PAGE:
So as I sit by his bedside and give him a sip of water to wet his mouth or a cool rag to wipe his forehead, I remember and am his little girl, his daughter. I find myself saying things he said to me as a child. When he wanted to take off his socks yesterday, I said, "Daddy, you are wearing your piggy toes," just as he always said to me. I love the daughter in me.
Then there is the Mother in me. Having all the kids that I did, prepared me to care for my dad. There is not much difference in cleaning the butt of a toddler and tenderly attending to the bathroom habits of your dad when he can no longer do it himself. We have laughed in that I can understand his slurred, toothless speech, better than anyone else. Who knew that toddler speak is also a very close form of old man with no teeth speak! I'm an expert translator of both I guess. I have also learned to read and respond to the small gestures of someone who just can not think of the words that are needed to get their needs across to you. I'm in tune what what he wants and needs most of the time. I remember holding my babies and trying to decide just what it was that they wanted. All that practice is coming into good stead right now.
I'm so grateful for the mother in me. It allows a closeness to my Daddy that becomes a true delight as I care for him. It does not feel burdensome. I was prepared for this time.
And there is the realization that I am part of something much bigger than myself. I am seeing the broadness and circular nature of human existence. I often step back and realize just how our existence, our being and our lives are so absolutely amazing.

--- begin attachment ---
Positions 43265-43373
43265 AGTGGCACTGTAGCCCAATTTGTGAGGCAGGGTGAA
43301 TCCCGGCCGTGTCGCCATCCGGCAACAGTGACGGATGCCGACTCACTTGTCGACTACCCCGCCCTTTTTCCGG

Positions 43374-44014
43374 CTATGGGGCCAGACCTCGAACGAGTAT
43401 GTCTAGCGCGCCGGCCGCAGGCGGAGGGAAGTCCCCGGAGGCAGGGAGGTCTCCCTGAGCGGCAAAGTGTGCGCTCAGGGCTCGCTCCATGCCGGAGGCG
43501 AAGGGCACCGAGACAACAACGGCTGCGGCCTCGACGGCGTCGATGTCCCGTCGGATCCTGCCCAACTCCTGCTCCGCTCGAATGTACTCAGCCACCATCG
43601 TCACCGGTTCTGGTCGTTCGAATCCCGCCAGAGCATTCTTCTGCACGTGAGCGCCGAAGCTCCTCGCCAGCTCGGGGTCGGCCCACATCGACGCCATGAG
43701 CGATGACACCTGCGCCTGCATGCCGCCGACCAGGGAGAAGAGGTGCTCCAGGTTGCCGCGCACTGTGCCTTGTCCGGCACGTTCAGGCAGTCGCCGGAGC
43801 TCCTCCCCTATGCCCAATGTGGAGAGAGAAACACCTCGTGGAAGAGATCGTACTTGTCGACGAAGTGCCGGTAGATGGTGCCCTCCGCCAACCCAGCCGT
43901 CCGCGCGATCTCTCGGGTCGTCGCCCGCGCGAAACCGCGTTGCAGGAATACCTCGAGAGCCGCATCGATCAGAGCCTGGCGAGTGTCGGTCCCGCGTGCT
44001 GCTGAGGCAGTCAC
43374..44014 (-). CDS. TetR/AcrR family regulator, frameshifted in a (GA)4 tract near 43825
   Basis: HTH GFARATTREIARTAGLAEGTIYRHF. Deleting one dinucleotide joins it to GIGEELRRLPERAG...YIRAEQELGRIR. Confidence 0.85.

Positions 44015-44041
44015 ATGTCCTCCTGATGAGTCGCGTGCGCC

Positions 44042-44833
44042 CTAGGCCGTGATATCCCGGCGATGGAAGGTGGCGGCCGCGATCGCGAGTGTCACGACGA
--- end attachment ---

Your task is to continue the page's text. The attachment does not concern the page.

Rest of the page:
Carla mentioned the other day that death must be very much like birth. That thought has had me pondering this event like nothing else. I have never witnessed a death but I have been through several births of mine and other friends. I am amazed at the sameness that this has to those. The room where we sit with Dad feels like a birthing room of sorts. His labored breathing, the signs of deterioration, the progression towards death is not unlike the feelings you get as you watch the last signs of someone going into labor. The similarities are uncanny to me. They feel so familiar. I almost feel bad because I anticipate the moment as I would a birth. I'm sure it would be different if I were watching a life passing before it's natural time. But this death of my Dad is not a sad thing to me. It is as natural as birth. It will be a wonderful thing for him. He longs for it and has prayed for it. It will be an answer to his and our prayers. So maybe that is why it takes on the excitement and joy that a pending birth has.
So I love the fact that I can view it as part of the human experience - that I can see the full circle of our human path. It is a wonder to me. I think if I could add a phrase to the Bible I would add it to a portion of scripture where David is himself in wonder of the world around him.
He says: "There are three things that are too amazing for me, four that I do not understand:
the way of an eagle in the sky, the way of a snake on a rock, the way of a ship on the high seas, and the way of a man with a maiden."
To Davids list I would add, "And the way of a life from the newness of birth to the passing of an old man."